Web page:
A wax museum features a collection of lifelike wax figures typically representing celebrities. Many wax museums also feature a "Chamber of Horrors" depicting famous criminals in the act and other gruesome scenes. Guests to a wax museum are usually allowed to take photographs of themselves with the wax figures.
Marie Tussaud is credited with the invention of the wax museum. She learned the art of wax modeling from her employer, Dr. Philippe Curtius, and became a celebrity in late 18th century Paris, sculpting such famous figures of the day as Voltaire and Marie Antoinette. Though she was imprisoned and scheduled for execution, she was released because of her skill as a wax sculptor.
Marie Tussaud opened her first permanent wax museum, including a Chamber of Horrors depicting the excesses of the French Revolution that she narrowly escaped, on Baker Street in London in 1835. In 1884, it moved to Marylebone Road, where it remains today. Madame Tussaud's wax museum has been a popular tourist attraction since it opened, and it now has branches in Amsterdam, Hong Kong, Shanghai, New York City, and Las Vegas. Additional locations in Hollywood and Washington, D. C. are planned.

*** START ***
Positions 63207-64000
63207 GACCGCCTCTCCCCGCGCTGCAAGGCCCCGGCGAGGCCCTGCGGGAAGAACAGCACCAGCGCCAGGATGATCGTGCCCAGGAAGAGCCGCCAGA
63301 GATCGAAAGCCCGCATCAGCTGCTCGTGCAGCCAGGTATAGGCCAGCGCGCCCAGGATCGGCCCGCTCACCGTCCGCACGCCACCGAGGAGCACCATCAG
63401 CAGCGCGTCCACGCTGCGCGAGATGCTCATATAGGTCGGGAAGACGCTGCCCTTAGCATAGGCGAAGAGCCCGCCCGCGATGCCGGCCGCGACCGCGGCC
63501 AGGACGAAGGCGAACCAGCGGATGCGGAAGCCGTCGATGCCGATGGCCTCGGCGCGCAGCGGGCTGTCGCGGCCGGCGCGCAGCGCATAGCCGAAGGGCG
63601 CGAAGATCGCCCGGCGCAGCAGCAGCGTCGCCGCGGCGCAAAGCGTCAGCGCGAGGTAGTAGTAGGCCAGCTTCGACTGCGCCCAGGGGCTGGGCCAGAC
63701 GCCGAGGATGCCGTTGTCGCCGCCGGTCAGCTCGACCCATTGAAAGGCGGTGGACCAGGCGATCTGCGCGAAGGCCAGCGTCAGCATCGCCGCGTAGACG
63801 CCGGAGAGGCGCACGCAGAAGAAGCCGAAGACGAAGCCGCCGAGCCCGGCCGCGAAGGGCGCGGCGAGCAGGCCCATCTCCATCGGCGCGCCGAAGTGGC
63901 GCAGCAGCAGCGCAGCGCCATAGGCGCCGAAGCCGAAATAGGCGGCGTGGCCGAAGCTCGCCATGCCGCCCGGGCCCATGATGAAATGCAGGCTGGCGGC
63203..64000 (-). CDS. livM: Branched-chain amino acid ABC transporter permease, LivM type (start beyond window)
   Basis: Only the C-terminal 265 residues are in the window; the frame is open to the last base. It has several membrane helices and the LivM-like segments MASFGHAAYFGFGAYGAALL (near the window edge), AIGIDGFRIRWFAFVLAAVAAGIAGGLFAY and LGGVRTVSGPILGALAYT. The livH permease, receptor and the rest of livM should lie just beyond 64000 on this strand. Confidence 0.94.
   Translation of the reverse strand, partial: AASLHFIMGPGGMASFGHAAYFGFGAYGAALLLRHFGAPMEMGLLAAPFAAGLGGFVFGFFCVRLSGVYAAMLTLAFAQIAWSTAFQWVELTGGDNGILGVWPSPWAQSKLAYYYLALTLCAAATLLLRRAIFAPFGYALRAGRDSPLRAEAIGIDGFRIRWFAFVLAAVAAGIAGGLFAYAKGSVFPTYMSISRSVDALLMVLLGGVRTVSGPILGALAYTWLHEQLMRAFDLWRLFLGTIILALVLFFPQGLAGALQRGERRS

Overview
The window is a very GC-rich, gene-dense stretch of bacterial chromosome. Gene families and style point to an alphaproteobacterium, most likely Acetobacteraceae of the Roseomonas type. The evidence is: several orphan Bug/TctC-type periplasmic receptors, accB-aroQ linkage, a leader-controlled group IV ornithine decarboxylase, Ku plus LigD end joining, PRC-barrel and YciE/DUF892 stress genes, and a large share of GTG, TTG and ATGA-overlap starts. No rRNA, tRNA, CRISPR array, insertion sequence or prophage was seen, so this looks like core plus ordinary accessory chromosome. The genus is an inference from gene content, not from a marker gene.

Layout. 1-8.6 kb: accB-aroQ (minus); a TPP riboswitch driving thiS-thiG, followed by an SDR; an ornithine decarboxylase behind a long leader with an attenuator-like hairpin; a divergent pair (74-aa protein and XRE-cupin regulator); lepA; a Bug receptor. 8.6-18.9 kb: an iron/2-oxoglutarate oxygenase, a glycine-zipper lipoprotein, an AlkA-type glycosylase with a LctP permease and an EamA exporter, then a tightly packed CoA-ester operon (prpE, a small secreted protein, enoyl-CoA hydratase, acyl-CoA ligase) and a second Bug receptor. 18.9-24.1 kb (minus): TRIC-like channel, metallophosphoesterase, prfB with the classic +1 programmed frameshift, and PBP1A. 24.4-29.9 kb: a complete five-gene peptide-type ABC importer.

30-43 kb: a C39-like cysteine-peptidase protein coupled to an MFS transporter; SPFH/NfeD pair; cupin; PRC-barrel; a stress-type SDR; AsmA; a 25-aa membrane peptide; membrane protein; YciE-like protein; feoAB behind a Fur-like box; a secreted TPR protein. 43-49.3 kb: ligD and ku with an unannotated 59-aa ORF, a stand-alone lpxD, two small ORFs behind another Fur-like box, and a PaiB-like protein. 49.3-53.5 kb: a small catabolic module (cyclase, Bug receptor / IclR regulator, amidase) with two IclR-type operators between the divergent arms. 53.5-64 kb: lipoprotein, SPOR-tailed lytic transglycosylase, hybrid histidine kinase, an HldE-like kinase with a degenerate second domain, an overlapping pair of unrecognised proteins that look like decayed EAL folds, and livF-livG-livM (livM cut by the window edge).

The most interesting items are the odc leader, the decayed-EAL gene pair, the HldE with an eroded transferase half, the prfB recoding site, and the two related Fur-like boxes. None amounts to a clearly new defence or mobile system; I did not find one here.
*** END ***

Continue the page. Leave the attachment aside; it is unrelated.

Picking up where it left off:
In addition to Madame Tussauds, there are many independent wax museums, usually located in tourist areas. The Movieland Wax Museum, opened in 1962 in Buena Park, California, was the largest wax museum in the United States until it closed in 2005. Other notable wax museums include the Fisherman's Wharf Wax Museum in San Francisco, California and the Royal London Wax Museum in Victoria, British Columbia.
Some wax museums portray a particular theme. The Hollywood Wax Museum in Hollywood, California offers a collection of wax figures depicting movie stars and movie monsters. The National Great Blacks Wax Museum in Baltimore, Maryland is a tribute to African American history, depicting notable black figures throughout U.S. history as well as the horrors of slavery. The Castle of Diósgyőr wax museum in Hungary depicts a number of scenes from medieval life. It is also common for wax museums to depict important figures and moments in the history of the country or town where they are located.